1. Introduction: Who was the most evil?
My friend Aristidis always has a counter-argument up his sleeve even for ideas he agrees with, in principle! A few days ago, during a conversation on historic matters, I made a remark about Hitler’s crimes, in particular, the Holocaust. “Right”, said Aristidis, “but don’t forget that Stalin killed many more!”
For a moral evaluation of the two biggest criminals of the twentieth century, I’m not sure how much it matters which one wins the contest with regard to the number of murders. And, speaking of murders, I don’t refer to those killed on the battlefields but to civilians, especially the victims of racist, national or ethnic cleansing. Until relatively recently, the dominant opinion was in accord with that of Aristidis; that is, “Stalin killed many more”. A prominent American historian, however, came to dispute this view.
Timothy D. Snyder (b. 1969) is a Professor of History at Yale University, specializing in the History of Central and Eastern Europe as well as in matters related to the Holocaust. His fluency in eleven(!) European languages allowed him to study original archive sources located in countries of the former eastern block, which (sources) began to be openly available in the decade of the 90s, after the dissolution of the Soviet Union. His best-known book “Bloodlands”  is based on the information he collected.
We found a synopsis of his research in his interesting article “Hitler vs. Stalin: Who was worse?” . In this article we see the overturn of two popular myths:
1. The myth of the “less evil Stalin”, compared to Hitler who was responsible for the racist crime of the Holocaust. As Snyder concludes, the corresponding crimes of Stalin don’t differ much from the moral point of view, since the underlying goal was mass cleansing of civilian populations on the basis of national or ethnic criteria. Even little children were among the victims of such murderous actions!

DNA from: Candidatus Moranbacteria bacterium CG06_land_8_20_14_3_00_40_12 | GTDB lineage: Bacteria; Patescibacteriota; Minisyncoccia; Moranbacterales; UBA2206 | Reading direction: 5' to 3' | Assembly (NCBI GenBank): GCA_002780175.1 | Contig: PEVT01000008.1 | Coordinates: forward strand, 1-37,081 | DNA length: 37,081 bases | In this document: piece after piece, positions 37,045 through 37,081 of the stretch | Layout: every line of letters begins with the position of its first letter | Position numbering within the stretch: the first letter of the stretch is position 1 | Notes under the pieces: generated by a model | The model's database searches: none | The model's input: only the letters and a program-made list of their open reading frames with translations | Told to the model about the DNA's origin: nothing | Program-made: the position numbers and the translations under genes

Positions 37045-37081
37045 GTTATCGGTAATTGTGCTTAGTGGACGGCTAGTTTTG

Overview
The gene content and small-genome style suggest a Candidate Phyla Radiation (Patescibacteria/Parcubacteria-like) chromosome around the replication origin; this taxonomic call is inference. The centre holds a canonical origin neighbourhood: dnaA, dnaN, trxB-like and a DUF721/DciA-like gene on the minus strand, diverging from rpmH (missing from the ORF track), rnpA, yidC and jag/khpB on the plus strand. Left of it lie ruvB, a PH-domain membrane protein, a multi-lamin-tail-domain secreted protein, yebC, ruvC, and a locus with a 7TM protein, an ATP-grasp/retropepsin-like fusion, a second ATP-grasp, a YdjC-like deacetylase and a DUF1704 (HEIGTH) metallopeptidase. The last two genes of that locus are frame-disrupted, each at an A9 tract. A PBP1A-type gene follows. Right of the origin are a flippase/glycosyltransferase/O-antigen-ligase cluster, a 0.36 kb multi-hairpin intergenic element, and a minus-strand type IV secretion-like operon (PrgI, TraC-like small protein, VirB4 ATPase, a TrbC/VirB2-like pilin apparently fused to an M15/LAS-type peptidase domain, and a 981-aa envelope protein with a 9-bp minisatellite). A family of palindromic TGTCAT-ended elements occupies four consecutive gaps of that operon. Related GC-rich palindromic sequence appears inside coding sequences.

2. The myth of the “less murderous Hitler” since, allegedly, Stalin killed “over 20 million people”. Access to former Soviet archives has made it possible to count the victims of Stalin’s national or ethnic policy with relative accuracy. Snyder’s research has clearly demonstrated that the number of victims is definitely smaller compared to Hitler’s crimes of the same nature.
Below we summarize the main conclusions of this research.
2. Famine and terror under Stalin before the war
Many compare Stalin’s Gulag  to the Nazi concentration camps. The truth is, however, that, as Snyder mentions, the majority of those who entered the Gulag left alive. The total number of people who died in the Gulag is estimated to be between 2 and 3 million (a number comparable, of course, to the death toll in Nazi concentration camps). On the other hand, the number of victims of Stalin’s “Great Terror” (see below) does not exceed 1 million or even less.
The greatest human loss of the Stalinist period occurred in the famine of 1930-33, where more than 5 million people died from starvation. From these, the 3.3 million inhabitants of the Soviet Ukraine that perished in 1932 and 1933 were victims of a premeditated Stalinist policy with purely ethnic motivation. Specifically, Stalin requisitioned Ukrainian grain although it was certain that such an action would kill millions. Then, accusing the Ukrainians for the failure of his own policy, he ordered a series of measures (such as the sealing of the Ukrainian border) which was bound to cause yet more mass death.
In 1937 Stalin began the policy of the so-called Great Terror, which predominantly targeted Soviet citizens of Polish and Ukrainian origins. In the operation of 1937-38 against the Kulak  some 387,000 people were executed. The remaining “enemies” killed by this policy (about 247,000) belonged to national minorities related to countries bordering the Soviet Union. In particular, in the “Polish Operation” that began in 1937, some 111,000 people where accused of “espionage” for Poland and were executed. Overall, the number of victims of the Great Terror comes close to (but does not reach) 1 million.
3. Unarmed victims of war
Up to the beginning of the Second World War the Stalinist regime had absolute superiority in murdering civilians, compared to the Nazi regime. Nazi Germany began murdering on equal scale only after the 1939 Molotov–Ribbentrop Pact and the joint German–Soviet invasion of Poland in September of that year. From 1939 to 1941, some 200,000 Polish civilians lost their lives, the two regimes being equally responsible for these deaths. Among the victims were members of the elite of the Polish society killed by the Soviets in the Katyn Massacres of 1940.
The Nazis' policy of starvation caused 4.2 million deaths in the Soviet Union. Among the victims were 3.1 million Soviet prisoners of war, as well as 1 million civilians during the siege of Leningrad. (Snyder does not examine the question of victims of famine in areas outside of the Soviet Union.)
In reprisals for actions of resistance, the Germans killed about 700,000 civilians (mostly Poles and Belarusians) in mass executions. (Again, Snyder confines this part of his study to the areas of Poland and the Soviet Union.)